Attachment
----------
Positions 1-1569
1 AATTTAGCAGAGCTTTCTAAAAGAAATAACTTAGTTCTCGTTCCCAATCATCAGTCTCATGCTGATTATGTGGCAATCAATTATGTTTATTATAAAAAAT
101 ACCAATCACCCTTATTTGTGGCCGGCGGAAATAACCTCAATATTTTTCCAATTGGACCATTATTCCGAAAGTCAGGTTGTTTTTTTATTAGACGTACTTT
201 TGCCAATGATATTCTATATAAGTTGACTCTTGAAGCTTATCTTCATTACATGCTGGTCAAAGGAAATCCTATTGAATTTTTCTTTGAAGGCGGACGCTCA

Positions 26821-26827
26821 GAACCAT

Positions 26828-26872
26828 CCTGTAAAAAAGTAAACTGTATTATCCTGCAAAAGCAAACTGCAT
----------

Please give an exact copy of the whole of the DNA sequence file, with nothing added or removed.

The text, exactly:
Positions 1-1569
1 AATTTAGCAGAGCTTTCTAAAAGAAATAACTTAGTTCTCGTTCCCAATCATCAGTCTCATGCTGATTATGTGGCAATCAATTATGTTTATTATAAAAAAT
101 ACCAATCACCCTTATTTGTGGCCGGCGGAAATAACCTCAATATTTTTCCAATTGGACCATTATTCCGAAAGTCAGGTTGTTTTTTTATTAGACGTACTTT
201 TGCCAATGATATTCTATATAAGTTGACTCTTGAAGCTTATCTTCATTACATGCTGGTCAAAGGAAATCCTATTGAATTTTTCTTTGAAGGCGGACGCTCA

Positions 26821-26827
26821 GAACCAT

Positions 26828-26872
26828 CCTGTAAAAAAGTAAACTGTATTATCCTGCAAAAGCAAACTGCAT